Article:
Motoring through Italy: The Do’s and Don’ts

If driving through Italy, there are some rules of the road you need to know first…

  • Do save your ticket.
    Save the ticket you are issued at an autostrada entrance, as you need it to exit; on some shorter autostrade, you pay the toll when you enter. Viacards, on sale for 25 at many autostrada locations, allow you to pay for tolls in advance. At special lanes you simply slip the card into a designated slot.

  • Do map out a rough route before you head out.
    Besides mapping out your route, plug in your points of departure and arrival on www.mappy.com. The website gives traveling time estimates.

  • Do know the lingo. An uscita is an “exit.” A raccordo is a ring road surrounding a city. Strade regionale and strade provinciale (regional and provincial highways, denoted by S, SS, SR, or SP numbers) may be single-lane roads, as are all secondary roads; directions and turnoffs aren’t always clearly marked.
  • Don’t panic if you break down. Automobile Club Italiano (tel. 803/116) offers 24-hour road service. English-speaking operators are available. Your rental-car company may also have an emergency tow service with a toll-free call. Be prepared to tell the operator which road you’re on, the verso (direction) you’re headed, and your targa (license plate number). On the autostrade and superstrade, emergency phones are available. To find the nearest one, look on the pavement for painted arrows and the term “SOS.”
  • Don’t put regular gas in a diesel car. Gas stations are located along the main highways. Those on autostrade are open 24 hours. Otherwise, gas stations generally are open Monday through Saturday 7-7, with a break at lunchtime. Self-service gas stations have pumps that accept only bills in denominations of 5, 10, 20, and 50 euros and do not give change. Those with attendants accept cash and credit cards. It’s not customary to tip the attendant.

    Gasoline (benzina) costs about 1.20 per liter and is available in unleaded (verde) and super unleaded (super). Many rental cars in Italy use diesel (gasolio), which costs about 1 per liter.

  • Don’t tear up a parking ticket. Parking is at a premium in most towns, especially in the centri storici (historic centers). Fines for parking violations are high, and towing is common. Don’t think about tearing up a ticket, as car rental companies may use your credit card to be reimbursed for any fines you incur.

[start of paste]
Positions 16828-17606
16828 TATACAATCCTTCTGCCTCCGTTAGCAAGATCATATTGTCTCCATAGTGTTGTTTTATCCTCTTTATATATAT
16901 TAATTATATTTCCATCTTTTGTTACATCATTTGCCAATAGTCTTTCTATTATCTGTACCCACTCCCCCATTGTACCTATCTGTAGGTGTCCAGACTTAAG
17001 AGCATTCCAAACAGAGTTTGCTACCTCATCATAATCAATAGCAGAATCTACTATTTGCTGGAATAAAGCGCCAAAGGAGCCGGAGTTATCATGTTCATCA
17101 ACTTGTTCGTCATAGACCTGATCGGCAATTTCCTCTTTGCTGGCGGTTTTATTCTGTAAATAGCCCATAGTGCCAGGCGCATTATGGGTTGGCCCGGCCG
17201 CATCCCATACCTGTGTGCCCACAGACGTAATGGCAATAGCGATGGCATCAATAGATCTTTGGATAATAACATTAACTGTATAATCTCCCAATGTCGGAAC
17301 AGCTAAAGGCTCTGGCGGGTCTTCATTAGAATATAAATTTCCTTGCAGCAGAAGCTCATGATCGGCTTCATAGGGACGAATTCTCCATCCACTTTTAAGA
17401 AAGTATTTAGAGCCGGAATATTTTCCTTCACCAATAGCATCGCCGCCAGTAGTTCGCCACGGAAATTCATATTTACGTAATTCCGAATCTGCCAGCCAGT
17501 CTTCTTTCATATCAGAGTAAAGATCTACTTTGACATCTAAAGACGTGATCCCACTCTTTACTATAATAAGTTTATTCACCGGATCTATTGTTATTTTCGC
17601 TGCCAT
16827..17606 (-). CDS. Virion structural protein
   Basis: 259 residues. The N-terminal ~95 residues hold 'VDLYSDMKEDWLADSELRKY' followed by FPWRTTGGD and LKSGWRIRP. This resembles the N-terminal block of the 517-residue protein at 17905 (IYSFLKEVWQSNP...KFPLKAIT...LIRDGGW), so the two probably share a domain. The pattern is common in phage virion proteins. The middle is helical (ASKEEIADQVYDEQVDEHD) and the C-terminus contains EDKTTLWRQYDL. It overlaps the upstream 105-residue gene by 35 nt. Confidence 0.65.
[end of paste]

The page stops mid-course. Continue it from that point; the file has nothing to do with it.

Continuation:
• Do park smartly. In congested cities like Rome and Florence, indoor parking costs 23-30 for 12-24 hours; outdoor parking costs about 10-20. Parking in an area signposted zona disco (disk zone) is allowed for short periods (from 30 minutes to two hours or more — the time is posted); if you don’t have a cardboard disk (get one at the tourist office or car rental company) to show what time you parked, you can use a piece of paper. The parcometro, a machine that prints a ticket that you leave on your dashboard, has been introduced in most metropolitan areas. It’s a good idea to park in a designated (and preferably attended) lot.
  • Do turn your lights on.

    Headlights are not compulsory in cities when it rains or snows, but it’s a good idea to turn them on. However, you must turn on your headlights outside city limits at all hours.

  • Do a little homework. Right turns on red are forbidden in Italy. Driving is on the right. Regulations are largely the same as in Britain and the United States, except that the police have the power to levy on-the-spot fines. Using handheld mobile phones while driving is illegal; fines can exceed 100. In most Italian towns the use of the horn is forbidden in many areas; a large sign, zona di silenzio, indicates a no-honking zone. Speed limits are 130 kph (80 mph) on autostrade and 110 kph (70 mph) on state and provincial roads, unless otherwise marked.
  • Don’t forget to strap yourself in.

    All riders must wear seat belts and young children should be in car seats at all times.

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